Local politicians bought union support with generous labor agreements. Pensions were sweetened retroactively. In good investment years, retirement funds issued bonus checks. Until two years ago public-safety officers didn’t have to pay a penny to their pensions and could retire at 55 with roughly 85% of their salary, a 2.25% annual cost-of-living increase and nearly free health benefits.





Stein’s Law: Liberalism can’t go on forever?!?

Detroit, for example, can no longer go on borrowing, spending, raising taxes and dangerously cutting such essential services as street lighting and police protection. So it stops. It goes bust.


Cause of death? Corruption, both legal and illegal, plus a classic case of reactionary liberalism in which the governing Democrats — there’s been no Republican mayor in half a century — simply refused to adapt to the straitened economic circumstances that followed the post-World War II auto boom.




RNC launches ’50 State Strategy’ to catch up to Dem ground game
The Republican National Committee is launching its own “50 State Strategy” aimed at putting GOP staff in every state and catch up to Democrats’ superior ground game before the 2014 elections.


“While the Obama campaign built this for one candidate, we are building a permanent campaign to help the Republican party up and down the ticket,” RNC spokeswoman Kirsten Kukowski said.





GOP’s new tech strategy leads to Silicon Valley in quest to ‘leapfrog’ Democrats

The Republican Party is turning to the Democratic den of Silicon Valley to launch a start-up — laying plans to open a new office there and hire dozens of software developers tasked with reinventing the GOP’s technology operation for the 2014 mid-term elections.


Officials say the new multi-million-dollar program will give GOP candidates the ability to amass more detailed information than ever about individual voters. The data would help candidates narrowly tailor appeals for votes and money. The system would, in many ways, try to mimic many of the digital innovations that helped President Obama’s reelection campaign last year.


The move follows a scathing spring review by the Republican National Committee, which assailed the party and the campaign of its 2012 presidential nominee, Mitt Romney, for falling short in digital marketing and voter outreach. The report called for more “intellectual curiosity” and for party members to be “more sophisticated” with data and to improve collaboration. In short, it said: “Republicans do not do this very well.”




State Republican parties mired in dysfunction

Plagued by infighting and deep ideological divisions, state Republican parties from Alaska to Maine are mired in dysfunction. Several state Republican leaders have been forced out or resigned in recent months, and many state GOP parties face financial problems and skeptical national leaders.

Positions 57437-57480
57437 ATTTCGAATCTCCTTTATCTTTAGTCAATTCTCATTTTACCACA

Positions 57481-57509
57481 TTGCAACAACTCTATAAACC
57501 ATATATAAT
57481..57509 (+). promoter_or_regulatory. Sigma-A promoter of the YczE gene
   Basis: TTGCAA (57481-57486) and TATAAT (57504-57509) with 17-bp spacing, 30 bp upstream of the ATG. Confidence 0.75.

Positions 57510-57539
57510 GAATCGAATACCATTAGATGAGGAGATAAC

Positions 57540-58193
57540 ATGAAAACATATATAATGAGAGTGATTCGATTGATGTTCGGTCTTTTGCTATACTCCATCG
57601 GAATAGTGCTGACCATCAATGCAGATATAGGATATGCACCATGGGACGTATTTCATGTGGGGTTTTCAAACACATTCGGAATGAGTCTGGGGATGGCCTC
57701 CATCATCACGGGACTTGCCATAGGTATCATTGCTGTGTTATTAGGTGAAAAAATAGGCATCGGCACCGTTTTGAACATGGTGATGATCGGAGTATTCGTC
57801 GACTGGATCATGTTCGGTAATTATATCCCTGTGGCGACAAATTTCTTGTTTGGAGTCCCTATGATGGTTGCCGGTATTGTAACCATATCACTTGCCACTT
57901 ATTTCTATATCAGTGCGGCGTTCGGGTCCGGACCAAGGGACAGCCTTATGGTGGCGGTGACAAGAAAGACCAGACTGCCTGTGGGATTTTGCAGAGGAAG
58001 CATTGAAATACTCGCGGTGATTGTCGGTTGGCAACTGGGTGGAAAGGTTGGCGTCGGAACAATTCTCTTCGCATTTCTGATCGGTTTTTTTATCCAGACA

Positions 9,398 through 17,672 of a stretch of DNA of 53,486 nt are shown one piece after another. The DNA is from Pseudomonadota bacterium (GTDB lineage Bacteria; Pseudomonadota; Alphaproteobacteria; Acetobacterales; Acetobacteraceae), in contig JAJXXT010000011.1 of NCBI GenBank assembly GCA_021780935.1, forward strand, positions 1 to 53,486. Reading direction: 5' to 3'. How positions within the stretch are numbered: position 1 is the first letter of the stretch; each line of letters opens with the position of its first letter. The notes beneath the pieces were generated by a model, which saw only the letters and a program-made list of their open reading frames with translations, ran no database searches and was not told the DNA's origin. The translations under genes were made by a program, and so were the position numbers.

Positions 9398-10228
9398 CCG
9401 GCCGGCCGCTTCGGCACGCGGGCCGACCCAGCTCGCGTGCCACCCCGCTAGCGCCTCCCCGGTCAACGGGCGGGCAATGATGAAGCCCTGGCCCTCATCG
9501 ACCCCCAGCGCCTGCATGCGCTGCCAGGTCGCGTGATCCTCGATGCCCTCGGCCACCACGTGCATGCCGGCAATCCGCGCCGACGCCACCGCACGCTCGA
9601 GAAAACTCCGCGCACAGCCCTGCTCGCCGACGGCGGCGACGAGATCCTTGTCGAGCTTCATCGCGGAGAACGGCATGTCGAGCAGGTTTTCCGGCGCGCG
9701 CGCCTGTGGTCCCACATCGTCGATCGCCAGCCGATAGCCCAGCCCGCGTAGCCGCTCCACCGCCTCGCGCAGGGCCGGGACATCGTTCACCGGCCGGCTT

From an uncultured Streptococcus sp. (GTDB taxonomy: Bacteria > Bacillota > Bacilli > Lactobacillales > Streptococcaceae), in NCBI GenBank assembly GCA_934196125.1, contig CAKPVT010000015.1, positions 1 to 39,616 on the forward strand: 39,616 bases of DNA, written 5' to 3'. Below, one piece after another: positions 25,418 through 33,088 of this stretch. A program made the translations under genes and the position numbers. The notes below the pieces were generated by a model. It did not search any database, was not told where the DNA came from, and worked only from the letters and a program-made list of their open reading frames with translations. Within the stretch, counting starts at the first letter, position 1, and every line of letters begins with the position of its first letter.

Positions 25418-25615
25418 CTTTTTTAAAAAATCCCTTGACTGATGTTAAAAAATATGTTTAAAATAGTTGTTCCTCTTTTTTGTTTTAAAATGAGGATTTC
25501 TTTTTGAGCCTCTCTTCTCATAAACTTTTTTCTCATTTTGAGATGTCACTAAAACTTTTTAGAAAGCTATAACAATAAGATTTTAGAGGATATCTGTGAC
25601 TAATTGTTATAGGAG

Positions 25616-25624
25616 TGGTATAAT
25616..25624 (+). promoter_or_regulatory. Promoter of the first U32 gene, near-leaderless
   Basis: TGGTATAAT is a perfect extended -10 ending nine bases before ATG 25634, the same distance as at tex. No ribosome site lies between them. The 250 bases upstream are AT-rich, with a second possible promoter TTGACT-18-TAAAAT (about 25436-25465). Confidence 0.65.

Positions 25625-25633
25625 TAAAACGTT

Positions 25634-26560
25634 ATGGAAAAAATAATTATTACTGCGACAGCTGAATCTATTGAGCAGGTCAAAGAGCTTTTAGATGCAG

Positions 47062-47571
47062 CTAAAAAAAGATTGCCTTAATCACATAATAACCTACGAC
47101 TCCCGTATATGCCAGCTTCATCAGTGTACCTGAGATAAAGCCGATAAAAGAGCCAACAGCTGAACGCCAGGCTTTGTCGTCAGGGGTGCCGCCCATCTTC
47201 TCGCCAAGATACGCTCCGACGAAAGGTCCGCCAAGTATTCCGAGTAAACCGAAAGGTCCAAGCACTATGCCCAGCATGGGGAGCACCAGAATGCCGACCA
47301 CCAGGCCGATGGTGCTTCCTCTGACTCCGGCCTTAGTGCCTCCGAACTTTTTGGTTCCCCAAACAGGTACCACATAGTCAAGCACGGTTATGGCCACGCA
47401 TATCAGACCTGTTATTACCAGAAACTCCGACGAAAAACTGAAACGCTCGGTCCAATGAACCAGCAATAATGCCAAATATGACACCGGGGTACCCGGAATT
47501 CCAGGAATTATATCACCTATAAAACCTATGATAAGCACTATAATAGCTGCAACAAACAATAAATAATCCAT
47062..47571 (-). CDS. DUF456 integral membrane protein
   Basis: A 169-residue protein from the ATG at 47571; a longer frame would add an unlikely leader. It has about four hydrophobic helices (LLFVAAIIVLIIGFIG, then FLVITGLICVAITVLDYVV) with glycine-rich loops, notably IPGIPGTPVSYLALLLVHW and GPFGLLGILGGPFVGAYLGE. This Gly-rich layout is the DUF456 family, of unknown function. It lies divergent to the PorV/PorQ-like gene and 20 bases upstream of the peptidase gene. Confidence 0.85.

Democrats are not immune to such problems, but the conflicts on the Republican side highlight the tug of war over the GOP’s future as national leaders work to improve the party’s brand. At the same time, the Republican dysfunction raises questions about the GOP’s ability to coordinate political activities in key battleground states ahead of next year’s midterm congressional elections.


“There’s been a lot of division and disharmony in the Republican Party,” newly elected Maine GOP Chairman Rick Bennett told The Associated Press.

National GOP officials say help is on the way.




Libertarianism and the coming Republican political war

Two things happened this week that revealed the basic dynamic of the fight for control of the Republican party in 2016.


The first was a vote on the House floor that would have significantly curtailed the the NSA’s phone-surveillance program as outlined in the Patriot Act. A vote that was widely regarded by Congressional sharps as a sort of “blow off steam” vote for civil libertarians nearly passed the House. In total, 134 Republicans (59 percent of House GOP) voted against the measure — including almost all of the party leadership — while 94 (41 percent) voted for it.


The second were comments made by New Jersey Gov. Chris Christie at a panel at the Aspen Institute on Thursday. “As a former prosecutor who was appointed by President George W. Bush on Sept. 10, 2001, I just want us to be really cautious, because this strain of libertarianism that’s going through both parties right now and making big headlines, I think, is a very dangerous thought,” Christie said.


Taken together, it’s quite clear that the choice in 2016 will be heavily defined by just how much libertarianism Republicans want in their party. The answer isn’t clear yet. But, that more than 40 percent of the Republican conference voted for legislation that would significantly curtail the reach of a government agency designed, at least in part, to preventing future terrorist attacks is telling. So, too, is the fact that Christie, widely expected to run in 2016, picked a fight with libertarians — and Kentucky Sen. Rand Paul, in particular — in the summer of 2013.





Senate 2014 and Beyond

First, a little history: Aside from a brief, roughly half-year period between the seating of Sen. Al Franken (D-MN) after a disputed election in the summer of 2009 and the election of Sen. Scott Brown (R-MA) in early 2010, neither party has held 60 senate seats at any point since the 95th Congress (1977-78), when the Democrats controlled 62 seats. (The Republicans have never held 60+ Senate seats since the advent of popular U.S. Senate elections in 1913).


The current Senate is made up of 52 Democrats; two independents who caucus with the Democrats; and 46 Republicans. Let’s assume, for the sake of argument, that Democrats win back the Senate seat held by appointed Sen. Jeff Chiesa (R-NJ) in an October special election. With that in mind, here’s what the Senate is likely to look like by late October — 55 members of the Democratic caucus, and 45 members of the Republican caucus:





Where Obama Fails, GOP Governors Find Solutions